India in Transition: Trying to Initiate A Radical Arranged Marriage

By Kollengode S Venkataraman


There is a wide perception in the West that Indians are “traditional” and “orthodox” and very caste-conscious when it comes to marriage. One proof they cite are the matrimonial ads in Indian dailies — for that matter also in Pakistani and Bangladeshi dailies — in which the grooms’ and brides’ parents seek alliance from parents of potential brides and grooms respectively, identifying their religion, sects and subsects, caste and subcastes, native tongue, food habits, and so on.

Muslims, Christians, and Sikhs are no exception in this even though Christianity, Islam and the Sikh faith do not nominally recognize caste. The caste system may have a Hindu origin, but today, in practical terms, it pervades the entire South Asian population across all faiths. However, India is also rapidly changing. This is obvious to those willing to see and understand the details of today’s marriages not only among the upper crust and its middle class, but also among the working poor. In this milieu, any departure is a welcome change.

Given this context, one recent matrimonial ad in a Mumbai tabloid drew wide attention for its departure from the norm, and went viral. This unique matrimonial ad invited proposals for a gay Iyer man (Iyer is a stereotypical name of a Tamil Brahmin subsect) from potential gay grooms. Later, the man’s identity was revealed: Harrish Iyer. See the picture.

Harrish Iyer

Incidentally, South Indian Tamil Brahmins are caricatured in the media all over India as orthodox, religious, traditional, old-fashioned, subservient, compliant…  and not courageous, daring and not entrepreneurial. The famous examples in my younger days (1960s and 1970s) were the well-known Ranganathan character in the Hindi film Rajni Gandha; and the actor Mehmood’s tasteless slap-stick caricaturing of Tamil Brahmins in Hindi films.

However, people outside the Tamil Brahmins’ group also would grudgingly acknowledge privately this: these Brahmins, in general, are studious, hardworking, diligent, and single-minded in their pursuits. They are also self-effacing and low-key in their public persona and with their higher-ups. The Tamil Brahmins are also reviled subtly and not-so-subtly by outsiders for these very reasons. The powerful Brahmin-hating Dravidian Movement in Tamil Nadu in the 1940s, 50s, and 60s portrayed Tamil Brahmins as wily, crafty and diabolical; and also as the root cause for all evils in the Tamil society.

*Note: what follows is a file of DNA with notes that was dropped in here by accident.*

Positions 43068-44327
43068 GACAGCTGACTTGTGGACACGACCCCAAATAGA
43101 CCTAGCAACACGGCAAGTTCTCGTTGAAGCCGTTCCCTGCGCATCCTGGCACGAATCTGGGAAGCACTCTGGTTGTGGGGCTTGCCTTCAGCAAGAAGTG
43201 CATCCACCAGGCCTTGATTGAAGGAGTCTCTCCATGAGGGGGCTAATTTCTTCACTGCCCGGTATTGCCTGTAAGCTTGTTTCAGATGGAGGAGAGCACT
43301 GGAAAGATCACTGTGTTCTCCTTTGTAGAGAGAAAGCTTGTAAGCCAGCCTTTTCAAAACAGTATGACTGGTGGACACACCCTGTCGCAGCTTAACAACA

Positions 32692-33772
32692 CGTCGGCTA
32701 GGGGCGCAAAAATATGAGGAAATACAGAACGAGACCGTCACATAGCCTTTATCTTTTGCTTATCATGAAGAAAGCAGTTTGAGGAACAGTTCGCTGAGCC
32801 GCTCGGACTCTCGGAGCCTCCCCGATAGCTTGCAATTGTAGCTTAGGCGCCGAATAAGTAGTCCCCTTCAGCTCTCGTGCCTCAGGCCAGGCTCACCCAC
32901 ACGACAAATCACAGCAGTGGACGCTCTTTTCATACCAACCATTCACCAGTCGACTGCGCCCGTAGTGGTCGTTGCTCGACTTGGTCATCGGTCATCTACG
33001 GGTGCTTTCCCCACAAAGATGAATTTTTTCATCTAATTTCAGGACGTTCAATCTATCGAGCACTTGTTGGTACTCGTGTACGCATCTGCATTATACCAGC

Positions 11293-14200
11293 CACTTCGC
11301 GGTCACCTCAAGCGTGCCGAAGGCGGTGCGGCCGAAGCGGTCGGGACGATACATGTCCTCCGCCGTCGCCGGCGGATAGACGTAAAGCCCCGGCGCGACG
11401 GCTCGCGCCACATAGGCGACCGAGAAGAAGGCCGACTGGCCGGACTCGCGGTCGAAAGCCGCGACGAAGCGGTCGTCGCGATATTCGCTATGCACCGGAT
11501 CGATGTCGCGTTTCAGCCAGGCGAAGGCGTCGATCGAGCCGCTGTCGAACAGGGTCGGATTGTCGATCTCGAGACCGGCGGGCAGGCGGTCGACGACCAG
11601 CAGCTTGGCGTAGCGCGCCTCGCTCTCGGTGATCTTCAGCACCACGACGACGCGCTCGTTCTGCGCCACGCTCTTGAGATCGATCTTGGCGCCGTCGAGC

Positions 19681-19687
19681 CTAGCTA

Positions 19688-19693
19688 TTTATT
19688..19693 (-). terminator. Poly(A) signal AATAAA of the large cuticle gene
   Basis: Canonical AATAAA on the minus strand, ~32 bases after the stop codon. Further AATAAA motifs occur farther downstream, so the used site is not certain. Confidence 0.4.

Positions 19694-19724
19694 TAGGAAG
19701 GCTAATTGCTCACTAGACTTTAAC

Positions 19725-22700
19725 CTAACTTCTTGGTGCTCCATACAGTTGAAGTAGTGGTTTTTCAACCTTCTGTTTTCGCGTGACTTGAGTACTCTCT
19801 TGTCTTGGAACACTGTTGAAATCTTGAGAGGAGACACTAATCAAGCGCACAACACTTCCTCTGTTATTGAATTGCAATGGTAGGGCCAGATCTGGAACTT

In any case, the matrimonial ad read, “Seeking 25-40, well- placed, animal-loving, vegetarian groom [for a man] (36, 5’11”) who works with an NGO, caste no bar (though Iyer preferred).” This matrimonial ad from a gay young man from among the tradition-bound South Indian Brahmins seeking alliance with a gay man, understandably,  went viral. Within a day or two Harrish Iyer, got over 70 proposals.

The Hindustan Times reported ( Iyer saying, “Most proposals … …  were from men from the Iyer community, given the preference mentioned in the ad… …  Proposals had come from all over world, including from Australia, the UK, the US and even Saudi Arabia. Apart from Iyers, many Gujaratis and Muslims also expressed interest… … Some proposals said they were fine with all my preferences and wanted to marry me, but were meat-eaters. An interesting proposal came from Abu Dhabi, where a man offered me his palatial house to live in after marriage.”

Though the ad was radical in every measure, there was also a traditional, and simultaneously, a very radical Indian twist to this ad. The full ad reads thus: “Seeking 25-40, well placed, animal-loving, vegetarian groom for my son (36, 5’11”) who works with an NGO, caste no bar (though Iyer preferred).” (Emphasis mine).

After all,  the ad, in one fundamental measure, was not radical at all, but very, very traditional. For, it was placed, not by Harrish Iyer himself courageously seeking a same-sex partner in marriage, but by Harrish’s mother Padma Iyer, who supports her son’s gay identity and even walked with him in the Queer Azadi Mumbai parade. At another level, it was as radical as it gets anywhere in the world — a mother placing a matrimonial ad seeking proposals from other gay men for her gay son.

We wish Harrish Iyer well in his life whoever he chooses to be his partner and wherever he chooses to live. And we hope that in his married life with a gay partner of his choice — and also his mother’s choice, if you go by the ad — the Indian tradition stops with his mother helping him choose his partner. Ok, give her some slack: Maybe, with her finalizing Harrish Iyer’s wedding details.

If it extends beyond his traditionally arranged, yet very radical gay Indian marriage, it has the potential of his mother’s shadowy presence interfering — and even wrecking — his gay marriage, as it happens so often in traditionally arranged straight Desi marriages.


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